GUEST: Yeah, totally.
NGUYEN: Whitewashing versus aspiring whiteness. This term whitewashing. Why is whitewashing not PC? Politically correct. I always have mixed opinions about this term and [DEEP BREATH] aspiring whiteness. Yes, but whitewashing is a whole different story, where it’s like assumption, like you’re assuming that that person. It’s like a complete erasure on identity based on your own assumptions.
GUEST: Mm hm.
NGUYEN: And you don’t know what type of experiences they’ve been through and you can’t say that their experiences are not authentic to their own ethnicity, to their own identity or...
GUEST: Mm hm.
NGUYEN: Yeah, like you can’t label others for not behaving what you see as something that is consistent to the stereotypes you internalize so… Yeah, that’s something I wanted to throw out there, the difference between whitewashing and aspiring whiteness and why it is important to be aware of the diction. So, what are the key takeaways that you hope our listeners will gain from listening to this podcast episode?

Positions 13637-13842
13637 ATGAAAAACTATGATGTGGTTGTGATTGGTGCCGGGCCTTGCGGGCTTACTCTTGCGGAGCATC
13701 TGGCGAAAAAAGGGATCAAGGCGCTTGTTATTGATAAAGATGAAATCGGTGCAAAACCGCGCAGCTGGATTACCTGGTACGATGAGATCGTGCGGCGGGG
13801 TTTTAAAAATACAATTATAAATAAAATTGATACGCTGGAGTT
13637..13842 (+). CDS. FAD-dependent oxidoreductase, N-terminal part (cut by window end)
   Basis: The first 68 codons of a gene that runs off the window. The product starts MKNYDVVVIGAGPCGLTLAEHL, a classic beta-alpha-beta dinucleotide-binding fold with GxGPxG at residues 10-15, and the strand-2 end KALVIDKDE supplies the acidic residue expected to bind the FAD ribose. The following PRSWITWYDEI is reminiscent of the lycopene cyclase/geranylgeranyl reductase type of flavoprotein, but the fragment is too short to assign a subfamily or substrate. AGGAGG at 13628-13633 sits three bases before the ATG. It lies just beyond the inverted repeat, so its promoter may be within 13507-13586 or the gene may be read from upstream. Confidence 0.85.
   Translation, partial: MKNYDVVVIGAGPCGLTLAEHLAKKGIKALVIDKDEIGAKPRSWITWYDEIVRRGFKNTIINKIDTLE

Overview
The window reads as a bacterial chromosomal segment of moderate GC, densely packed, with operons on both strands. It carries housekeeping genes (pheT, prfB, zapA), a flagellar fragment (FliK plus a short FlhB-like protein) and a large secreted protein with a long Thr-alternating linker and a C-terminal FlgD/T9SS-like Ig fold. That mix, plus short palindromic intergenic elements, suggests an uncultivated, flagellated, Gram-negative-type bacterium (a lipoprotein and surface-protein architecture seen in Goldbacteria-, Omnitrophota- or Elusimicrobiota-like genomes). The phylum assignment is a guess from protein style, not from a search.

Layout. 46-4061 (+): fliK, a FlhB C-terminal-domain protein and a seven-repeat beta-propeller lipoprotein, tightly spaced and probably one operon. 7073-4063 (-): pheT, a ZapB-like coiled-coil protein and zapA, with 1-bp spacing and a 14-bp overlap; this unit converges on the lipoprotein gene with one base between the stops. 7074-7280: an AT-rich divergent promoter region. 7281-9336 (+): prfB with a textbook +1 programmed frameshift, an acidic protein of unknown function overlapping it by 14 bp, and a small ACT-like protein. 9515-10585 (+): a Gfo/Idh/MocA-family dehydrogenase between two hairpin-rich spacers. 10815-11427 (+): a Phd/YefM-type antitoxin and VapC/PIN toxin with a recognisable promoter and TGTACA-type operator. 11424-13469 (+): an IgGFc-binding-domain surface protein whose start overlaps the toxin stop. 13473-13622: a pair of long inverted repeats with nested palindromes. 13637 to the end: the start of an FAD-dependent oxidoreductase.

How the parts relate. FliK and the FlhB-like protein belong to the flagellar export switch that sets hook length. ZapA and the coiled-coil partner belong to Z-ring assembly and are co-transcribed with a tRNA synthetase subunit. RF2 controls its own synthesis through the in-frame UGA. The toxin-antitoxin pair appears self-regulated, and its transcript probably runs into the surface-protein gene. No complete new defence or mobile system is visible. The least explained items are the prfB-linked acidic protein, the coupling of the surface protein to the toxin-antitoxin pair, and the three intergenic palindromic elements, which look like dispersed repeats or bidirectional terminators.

GUEST: Just please, learn to like, regardless of your ethnicity, nationality, gender orientation, stand up and speak up and don’t just, you know, be silent. Like silence is, I think, I think one thing I remember from somewhere was that if you’re neutral, you’re on the side of the oppressor and I think that’s totally true.
NGUYEN: Mm. What are some resources and spaces you would suggest to our listeners...
NGUYEN: …who are experiencing discrimination at work or at school?
GUEST: Start reading like blogs like ‘The Love Life Of An Asian Guy’ or watch movies or watch, I don’t know, read books by people of color and like, just don’t approach it like, ‘oh, this book is written by a minority and I’m enlightening myself.’ Treat them as like, an actual author or an actual writer as you would treat like a white writer and so that’s what I would say. Just educate yourself and stand up.
NGUYEN: Alright, I think that was it for now. Thank you so much my friend.
NGUYEN: It’s funny, you’re my first anonymous interviewee so if anybody out there would like to share some of your feedback on this episode or any of the others, email me at firstname.lastname@example.org, Tweet me @projectvoiceaaw or Facebook me. I’ll talk to you soon. Can’t wait to share with you our next episode. Bye!